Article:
I have always wondered what effects nature had on your health. Being from Pennsylvania where rolling green hills reign supreme, coming to Utah was a shock to my system. The simple drive from Salt Lake City to Provo made me feel deprived of the green foliage I was accustomed to from the East. Fortunately, the beautiful mountains made up for what my body was denied in greenery.
According to a study, just 5 minutes doing something in the park, in the woods, or even in your backyard can boost mental health. Humans have a deep-seated need for contact with nature, which researchers theorize provides relaxing time for a brain that is otherwise overtaxed by modern pressures. No wonder that we crave the beach, the mountains, or just solitude in the wilderness from civilization.
Below is an article that speaks of how nature can help close the gap between the rich and poor.
Study Finds Access to Nature Improves Health
Proof at last: living near parks and woodland boosts health, regardless of social class. Access to green spaces, whether they be rolling chalk downs or simple playing fields, has an independently beneficial impact on health and health-related behaviour which counteracts the effects of poverty and inner-city deprivation, the research by scientists found.
The links between serious illnesses and poverty are well established, but this is the first time scientists have systematically shown that the health gap between rich and poor can be halved with the help of green spaces.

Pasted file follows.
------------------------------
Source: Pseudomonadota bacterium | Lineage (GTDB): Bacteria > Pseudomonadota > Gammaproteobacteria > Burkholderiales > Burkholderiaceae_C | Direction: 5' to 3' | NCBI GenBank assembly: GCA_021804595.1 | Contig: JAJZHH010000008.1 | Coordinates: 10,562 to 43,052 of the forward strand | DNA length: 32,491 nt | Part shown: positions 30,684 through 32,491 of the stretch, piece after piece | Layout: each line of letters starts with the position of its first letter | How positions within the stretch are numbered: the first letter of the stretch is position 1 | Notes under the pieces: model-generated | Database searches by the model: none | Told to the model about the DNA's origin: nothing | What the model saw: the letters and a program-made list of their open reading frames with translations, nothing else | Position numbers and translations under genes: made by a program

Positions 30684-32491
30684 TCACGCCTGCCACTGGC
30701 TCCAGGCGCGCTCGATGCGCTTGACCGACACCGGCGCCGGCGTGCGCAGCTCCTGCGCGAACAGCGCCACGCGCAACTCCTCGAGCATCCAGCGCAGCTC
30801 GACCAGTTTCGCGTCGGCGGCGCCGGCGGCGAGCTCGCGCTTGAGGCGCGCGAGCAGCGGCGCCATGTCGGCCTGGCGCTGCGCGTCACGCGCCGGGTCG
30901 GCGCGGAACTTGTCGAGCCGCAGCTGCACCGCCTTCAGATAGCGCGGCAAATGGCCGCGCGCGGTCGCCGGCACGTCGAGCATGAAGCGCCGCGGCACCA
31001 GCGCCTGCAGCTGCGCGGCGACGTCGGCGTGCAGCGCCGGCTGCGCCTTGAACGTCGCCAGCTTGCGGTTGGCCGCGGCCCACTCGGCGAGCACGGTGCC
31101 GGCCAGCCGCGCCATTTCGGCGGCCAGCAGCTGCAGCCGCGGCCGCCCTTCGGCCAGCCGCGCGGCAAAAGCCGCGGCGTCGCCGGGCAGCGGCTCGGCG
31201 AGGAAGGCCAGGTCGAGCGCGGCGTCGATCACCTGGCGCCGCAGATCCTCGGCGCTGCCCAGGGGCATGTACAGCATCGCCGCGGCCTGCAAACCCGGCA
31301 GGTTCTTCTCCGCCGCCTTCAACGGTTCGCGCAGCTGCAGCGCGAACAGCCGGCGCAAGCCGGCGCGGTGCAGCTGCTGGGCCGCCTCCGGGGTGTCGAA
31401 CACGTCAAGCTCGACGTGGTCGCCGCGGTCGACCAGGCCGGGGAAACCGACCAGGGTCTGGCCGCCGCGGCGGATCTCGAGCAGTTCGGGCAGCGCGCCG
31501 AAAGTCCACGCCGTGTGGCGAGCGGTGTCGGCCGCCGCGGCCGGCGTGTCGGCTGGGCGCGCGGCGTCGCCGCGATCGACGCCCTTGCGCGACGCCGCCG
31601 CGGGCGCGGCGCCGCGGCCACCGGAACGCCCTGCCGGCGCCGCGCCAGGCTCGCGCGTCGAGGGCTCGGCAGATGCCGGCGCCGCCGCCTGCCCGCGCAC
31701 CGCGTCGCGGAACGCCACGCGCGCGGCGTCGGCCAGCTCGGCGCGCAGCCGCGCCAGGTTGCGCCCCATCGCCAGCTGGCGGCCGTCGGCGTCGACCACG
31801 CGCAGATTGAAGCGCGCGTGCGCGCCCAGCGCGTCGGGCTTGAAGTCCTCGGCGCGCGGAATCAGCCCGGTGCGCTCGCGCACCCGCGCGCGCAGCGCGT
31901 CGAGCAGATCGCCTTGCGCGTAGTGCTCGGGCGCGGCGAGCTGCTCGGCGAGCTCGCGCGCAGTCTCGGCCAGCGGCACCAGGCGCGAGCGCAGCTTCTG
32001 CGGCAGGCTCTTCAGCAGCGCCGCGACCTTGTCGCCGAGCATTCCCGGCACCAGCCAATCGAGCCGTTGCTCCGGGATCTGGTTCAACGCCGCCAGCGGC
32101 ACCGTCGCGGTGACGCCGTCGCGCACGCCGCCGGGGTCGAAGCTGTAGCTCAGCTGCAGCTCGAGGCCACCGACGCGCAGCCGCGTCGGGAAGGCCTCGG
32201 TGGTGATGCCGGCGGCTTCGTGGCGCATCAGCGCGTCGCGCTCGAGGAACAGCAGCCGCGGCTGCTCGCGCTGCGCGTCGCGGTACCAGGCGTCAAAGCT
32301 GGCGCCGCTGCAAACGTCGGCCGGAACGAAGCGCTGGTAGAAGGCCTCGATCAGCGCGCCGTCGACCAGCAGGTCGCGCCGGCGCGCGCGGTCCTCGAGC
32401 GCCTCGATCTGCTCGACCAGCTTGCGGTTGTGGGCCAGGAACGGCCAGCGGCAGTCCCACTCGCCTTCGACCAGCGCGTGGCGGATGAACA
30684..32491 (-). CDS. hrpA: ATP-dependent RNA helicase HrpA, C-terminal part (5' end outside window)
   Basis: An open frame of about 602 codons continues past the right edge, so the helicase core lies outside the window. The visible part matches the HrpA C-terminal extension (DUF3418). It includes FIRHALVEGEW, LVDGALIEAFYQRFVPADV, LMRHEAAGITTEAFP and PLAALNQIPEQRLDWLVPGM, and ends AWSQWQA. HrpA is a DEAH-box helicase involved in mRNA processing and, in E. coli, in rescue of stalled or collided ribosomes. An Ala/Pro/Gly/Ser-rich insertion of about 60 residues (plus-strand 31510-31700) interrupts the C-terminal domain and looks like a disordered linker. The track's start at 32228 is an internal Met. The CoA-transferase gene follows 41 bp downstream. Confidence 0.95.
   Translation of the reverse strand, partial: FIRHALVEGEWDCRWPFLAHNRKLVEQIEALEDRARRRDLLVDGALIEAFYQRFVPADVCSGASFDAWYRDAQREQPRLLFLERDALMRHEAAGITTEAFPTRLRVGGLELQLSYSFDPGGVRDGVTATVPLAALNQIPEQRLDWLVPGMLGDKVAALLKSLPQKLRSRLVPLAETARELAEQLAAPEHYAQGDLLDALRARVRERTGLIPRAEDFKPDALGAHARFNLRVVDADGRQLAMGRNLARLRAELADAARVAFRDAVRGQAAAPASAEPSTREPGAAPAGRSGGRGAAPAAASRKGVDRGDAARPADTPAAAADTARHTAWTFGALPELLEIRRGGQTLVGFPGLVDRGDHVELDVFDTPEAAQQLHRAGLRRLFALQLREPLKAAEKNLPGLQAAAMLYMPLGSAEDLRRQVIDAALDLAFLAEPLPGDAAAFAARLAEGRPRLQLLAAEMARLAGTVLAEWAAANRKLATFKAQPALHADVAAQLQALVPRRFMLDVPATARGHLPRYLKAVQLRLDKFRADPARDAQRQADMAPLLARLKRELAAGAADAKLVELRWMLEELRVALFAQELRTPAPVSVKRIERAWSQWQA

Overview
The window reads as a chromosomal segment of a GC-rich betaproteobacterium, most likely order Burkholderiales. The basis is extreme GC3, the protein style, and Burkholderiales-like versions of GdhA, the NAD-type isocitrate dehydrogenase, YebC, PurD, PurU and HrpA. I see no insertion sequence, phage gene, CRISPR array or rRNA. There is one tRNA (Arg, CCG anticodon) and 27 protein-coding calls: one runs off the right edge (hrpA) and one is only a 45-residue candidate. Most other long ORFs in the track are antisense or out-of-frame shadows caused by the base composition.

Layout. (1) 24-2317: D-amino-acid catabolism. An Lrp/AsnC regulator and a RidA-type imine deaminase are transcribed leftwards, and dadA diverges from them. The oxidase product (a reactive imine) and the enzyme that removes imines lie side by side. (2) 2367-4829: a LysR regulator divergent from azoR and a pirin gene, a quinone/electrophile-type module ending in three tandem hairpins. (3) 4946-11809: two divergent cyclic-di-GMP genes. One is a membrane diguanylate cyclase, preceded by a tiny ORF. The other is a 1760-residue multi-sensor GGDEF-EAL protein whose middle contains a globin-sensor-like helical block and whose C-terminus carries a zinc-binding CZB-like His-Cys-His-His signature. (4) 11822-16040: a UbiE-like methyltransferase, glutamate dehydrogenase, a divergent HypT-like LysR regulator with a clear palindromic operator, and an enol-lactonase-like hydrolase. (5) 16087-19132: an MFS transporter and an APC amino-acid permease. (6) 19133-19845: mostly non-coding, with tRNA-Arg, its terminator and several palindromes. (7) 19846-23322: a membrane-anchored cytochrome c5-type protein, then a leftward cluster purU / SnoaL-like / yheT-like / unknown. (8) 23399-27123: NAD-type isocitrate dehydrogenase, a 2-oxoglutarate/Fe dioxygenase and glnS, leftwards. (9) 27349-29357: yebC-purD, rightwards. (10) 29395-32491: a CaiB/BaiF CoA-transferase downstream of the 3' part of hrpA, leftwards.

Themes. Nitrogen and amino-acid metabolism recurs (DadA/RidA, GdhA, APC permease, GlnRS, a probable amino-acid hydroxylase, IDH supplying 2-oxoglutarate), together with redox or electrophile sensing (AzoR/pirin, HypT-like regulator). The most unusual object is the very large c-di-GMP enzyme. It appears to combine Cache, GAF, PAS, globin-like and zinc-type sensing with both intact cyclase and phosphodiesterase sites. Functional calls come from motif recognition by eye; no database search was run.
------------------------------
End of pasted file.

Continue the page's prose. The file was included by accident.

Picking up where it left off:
When all deaths were analysed, the gulf in health between the rich and the poor in the greenest areas of Britain was roughly half of that observed in the least green parts of the country, according to the findings published in the medical journal The Lancet.
The difference between those living in the greenest and least green areas was largest when looking at deaths from circulatory diseases.
However, the scientists found that living near green space had little effect for death from lung cancer, which is only weakly linked with exercise; or for death by self-harming.
The authors of the study, Richard Mitchell, of Glasgow University, and Frank Popham, of the University of St Andrews, believe that the findings are strong enough for planning authorities to consider making green spaces available on grounds of health and wellbeing.
“Populations that are exposed to the greenest environments have the lowest levels of health inequality related to income deprivation,” they said.
“Evidence suggests that contact with such environments has independent salutogenic effects, for example, green spaces independently promote physical activity.
“However, the effect of green space is not solely based on promotion or enhancement of physical activity. Several studies have shown that contact (either by presence or visual) with green spaces can by psychologically and physiologically restorative, reducing blood pressure and stress levels and possibly promoting faster healing in patients after surgical intervention.”
They conclude: “The implications of this study are clear: environments that promote good health might be crucial in the fight to reduce health inequalities.”